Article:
What makes him powerful: As the former head of the FCC's Wireless Telecommunications Bureau, John Muleta has an intricate knowledge of how spectrum is allocated and managed. During his time with the FCC, Muleta was responsible for implementing the Commission's policies regarding consumer wireless services and public safety radio networks.
So it probably comes as no surprise that after ending his term at the FCC, Muleta became an advocate for free, nationwide wireless broadband service. Together with his partner Milo Medin, Muleta founded M2Z Networks in 2005 and in 2006. M2Z asked the FCC for 25 megahertz of vacant spectrum in the 2155 MHz to 2175 MHz band to offer free wireless broadband service. The plan was to repay the FCC for the license by offering the government a cut of revenues. The FCC dismissed M2Z's request because of the fact it couldn't give away the spectrum, but M2Z spent the next two years lobbying the FCC and working with potential partners to prove that such a business model could work.
The commission has instead proposed to combine the 2155 to 2175 MHz band with the 2175 MHz to 2180 MHz band to create a 25-megahertz swath of spectrum that would support a nationwide license. The spectrum is referred to as advanced wireless services-3, or AWS-3, and the licensee of this band would be required to use up to 25 percent of its network capacity for free, two-way broadband service at data rates of at least 768 kbps downstream.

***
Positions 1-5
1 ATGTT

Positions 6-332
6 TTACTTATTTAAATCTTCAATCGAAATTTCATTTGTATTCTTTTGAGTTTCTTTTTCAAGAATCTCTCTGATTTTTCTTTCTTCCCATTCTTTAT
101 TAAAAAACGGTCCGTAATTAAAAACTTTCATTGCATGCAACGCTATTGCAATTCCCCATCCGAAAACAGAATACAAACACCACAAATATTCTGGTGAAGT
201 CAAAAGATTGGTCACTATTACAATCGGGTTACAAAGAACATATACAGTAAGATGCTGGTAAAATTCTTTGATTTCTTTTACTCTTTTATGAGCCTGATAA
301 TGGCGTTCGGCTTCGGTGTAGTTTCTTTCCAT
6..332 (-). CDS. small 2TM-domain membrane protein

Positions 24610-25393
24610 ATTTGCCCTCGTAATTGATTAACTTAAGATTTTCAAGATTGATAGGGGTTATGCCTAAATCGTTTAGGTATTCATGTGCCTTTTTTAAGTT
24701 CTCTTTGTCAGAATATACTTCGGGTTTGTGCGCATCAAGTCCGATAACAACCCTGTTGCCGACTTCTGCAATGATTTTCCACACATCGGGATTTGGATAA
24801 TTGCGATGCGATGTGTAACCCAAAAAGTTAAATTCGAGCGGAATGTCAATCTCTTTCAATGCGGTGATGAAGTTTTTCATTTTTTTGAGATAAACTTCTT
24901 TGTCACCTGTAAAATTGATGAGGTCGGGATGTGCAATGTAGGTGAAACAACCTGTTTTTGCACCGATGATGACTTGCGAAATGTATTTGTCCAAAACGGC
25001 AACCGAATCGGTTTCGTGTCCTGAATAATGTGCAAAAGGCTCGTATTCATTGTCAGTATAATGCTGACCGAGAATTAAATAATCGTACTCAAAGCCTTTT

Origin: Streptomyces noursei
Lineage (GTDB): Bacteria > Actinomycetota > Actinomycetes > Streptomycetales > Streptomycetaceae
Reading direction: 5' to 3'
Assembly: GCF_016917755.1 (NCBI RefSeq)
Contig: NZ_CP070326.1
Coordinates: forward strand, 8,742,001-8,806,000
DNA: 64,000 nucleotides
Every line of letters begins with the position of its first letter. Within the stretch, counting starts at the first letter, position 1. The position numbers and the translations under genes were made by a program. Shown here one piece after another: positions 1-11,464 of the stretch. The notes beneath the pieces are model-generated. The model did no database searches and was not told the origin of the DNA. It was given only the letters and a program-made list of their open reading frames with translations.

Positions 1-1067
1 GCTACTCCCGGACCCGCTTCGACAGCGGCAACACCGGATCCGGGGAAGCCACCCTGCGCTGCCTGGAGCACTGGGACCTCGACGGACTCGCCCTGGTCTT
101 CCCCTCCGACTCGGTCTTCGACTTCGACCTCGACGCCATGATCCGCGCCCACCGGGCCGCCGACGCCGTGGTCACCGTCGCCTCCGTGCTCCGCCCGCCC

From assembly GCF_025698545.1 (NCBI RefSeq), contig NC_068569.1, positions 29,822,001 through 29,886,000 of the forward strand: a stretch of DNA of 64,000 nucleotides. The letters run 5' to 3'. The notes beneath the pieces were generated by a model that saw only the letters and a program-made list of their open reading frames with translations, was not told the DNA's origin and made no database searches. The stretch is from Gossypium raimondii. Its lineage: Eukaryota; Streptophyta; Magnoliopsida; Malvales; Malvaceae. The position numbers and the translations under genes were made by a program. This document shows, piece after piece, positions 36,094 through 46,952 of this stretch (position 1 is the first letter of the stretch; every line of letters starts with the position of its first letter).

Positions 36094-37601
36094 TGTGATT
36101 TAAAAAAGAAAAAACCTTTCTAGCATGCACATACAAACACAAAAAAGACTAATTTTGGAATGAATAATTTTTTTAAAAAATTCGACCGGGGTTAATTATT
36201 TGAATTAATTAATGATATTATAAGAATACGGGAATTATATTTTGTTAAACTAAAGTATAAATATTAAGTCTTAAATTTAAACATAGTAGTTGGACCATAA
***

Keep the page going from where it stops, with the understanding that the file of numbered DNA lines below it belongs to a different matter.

But not everyone likes this plan--namely operators such as T-Mobile USA which is currently deploying its UMTS/HSPA service in the AWS spectrum and says that devices deployed in the AWS-3 spectrum will interfere. In fact, T-Mobile said the recent tests conducted by the FCC showed there would be "widespread and prevalent" interference. Muleta fired back that the test was "rigged," and conducted under such narrow parameters that even T-Mobile's own WiFi hotspots would interfere with the network.
Just last week the FCC's Office of Engineering tentatively concluded that services operating in the proposed AWS-3 band can co-exist with T-Mobile's WCDMA network that uses the adjacent AWS-1 band "without a significant risk of harmful interference." This latest report by the FCC bodes well for Muleta and M2Z proving that Muleta's powerful maneuvering has paid off.